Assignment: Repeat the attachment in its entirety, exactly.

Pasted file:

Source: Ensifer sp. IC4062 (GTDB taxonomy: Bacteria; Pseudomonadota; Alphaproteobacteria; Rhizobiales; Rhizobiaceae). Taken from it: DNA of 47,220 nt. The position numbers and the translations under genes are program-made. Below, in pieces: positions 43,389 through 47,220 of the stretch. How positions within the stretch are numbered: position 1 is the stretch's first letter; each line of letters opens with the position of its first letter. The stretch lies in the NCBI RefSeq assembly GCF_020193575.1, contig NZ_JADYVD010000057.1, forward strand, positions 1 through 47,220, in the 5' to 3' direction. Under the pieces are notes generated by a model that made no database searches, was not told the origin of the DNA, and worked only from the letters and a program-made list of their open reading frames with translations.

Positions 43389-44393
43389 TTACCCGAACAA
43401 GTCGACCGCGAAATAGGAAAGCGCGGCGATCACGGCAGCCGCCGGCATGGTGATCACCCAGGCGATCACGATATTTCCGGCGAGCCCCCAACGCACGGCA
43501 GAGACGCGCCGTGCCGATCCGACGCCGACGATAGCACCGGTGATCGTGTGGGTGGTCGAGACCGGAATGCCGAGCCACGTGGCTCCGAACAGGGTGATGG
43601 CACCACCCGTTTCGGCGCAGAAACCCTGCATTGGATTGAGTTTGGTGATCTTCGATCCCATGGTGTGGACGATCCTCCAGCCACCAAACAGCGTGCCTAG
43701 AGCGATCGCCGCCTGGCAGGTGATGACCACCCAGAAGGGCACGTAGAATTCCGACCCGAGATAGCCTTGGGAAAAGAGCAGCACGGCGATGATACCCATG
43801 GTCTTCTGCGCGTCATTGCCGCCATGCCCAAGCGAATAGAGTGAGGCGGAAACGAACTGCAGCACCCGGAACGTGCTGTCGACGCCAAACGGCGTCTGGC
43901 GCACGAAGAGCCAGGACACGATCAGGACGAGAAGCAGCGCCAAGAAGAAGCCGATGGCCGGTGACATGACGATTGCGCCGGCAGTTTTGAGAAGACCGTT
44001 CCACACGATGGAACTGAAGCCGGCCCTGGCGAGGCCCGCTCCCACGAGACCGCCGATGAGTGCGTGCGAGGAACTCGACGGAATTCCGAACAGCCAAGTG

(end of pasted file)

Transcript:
Source: Ensifer sp. IC4062 (GTDB taxonomy: Bacteria; Pseudomonadota; Alphaproteobacteria; Rhizobiales; Rhizobiaceae). Taken from it: DNA of 47,220 nt. The position numbers and the translations under genes are program-made. Below, in pieces: positions 43,389 through 47,220 of the stretch. How positions within the stretch are numbered: position 1 is the stretch's first letter; each line of letters opens with the position of its first letter. The stretch lies in the NCBI RefSeq assembly GCF_020193575.1, contig NZ_JADYVD010000057.1, forward strand, positions 1 through 47,220, in the 5' to 3' direction. Under the pieces are notes generated by a model that made no database searches, was not told the origin of the DNA, and worked only from the letters and a program-made list of their open reading frames with translations.

Positions 43389-44393
43389 TTACCCGAACAA
43401 GTCGACCGCGAAATAGGAAAGCGCGGCGATCACGGCAGCCGCCGGCATGGTGATCACCCAGGCGATCACGATATTTCCGGCGAGCCCCCAACGCACGGCA
43501 GAGACGCGCCGTGCCGATCCGACGCCGACGATAGCACCGGTGATCGTGTGGGTGGTCGAGACCGGAATGCCGAGCCACGTGGCTCCGAACAGGGTGATGG
43601 CACCACCCGTTTCGGCGCAGAAACCCTGCATTGGATTGAGTTTGGTGATCTTCGATCCCATGGTGTGGACGATCCTCCAGCCACCAAACAGCGTGCCTAG
43701 AGCGATCGCCGCCTGGCAGGTGATGACCACCCAGAAGGGCACGTAGAATTCCGACCCGAGATAGCCTTGGGAAAAGAGCAGCACGGCGATGATACCCATG
43801 GTCTTCTGCGCGTCATTGCCGCCATGCCCAAGCGAATAGAGTGAGGCGGAAACGAACTGCAGCACCCGGAACGTGCTGTCGACGCCAAACGGCGTCTGGC
43901 GCACGAAGAGCCAGGACACGATCAGGACGAGAAGCAGCGCCAAGAAGAAGCCGATGGCCGGTGACATGACGATTGCGCCGGCAGTTTTGAGAAGACCGTT
44001 CCACACGATGGAACTGAAGCCGGCCCTGGCGAGGCCCGCTCCCACGAGACCGCCGATGAGTGCGTGCGAGGAACTCGACGGAATTCCGAACAGCCAAGTG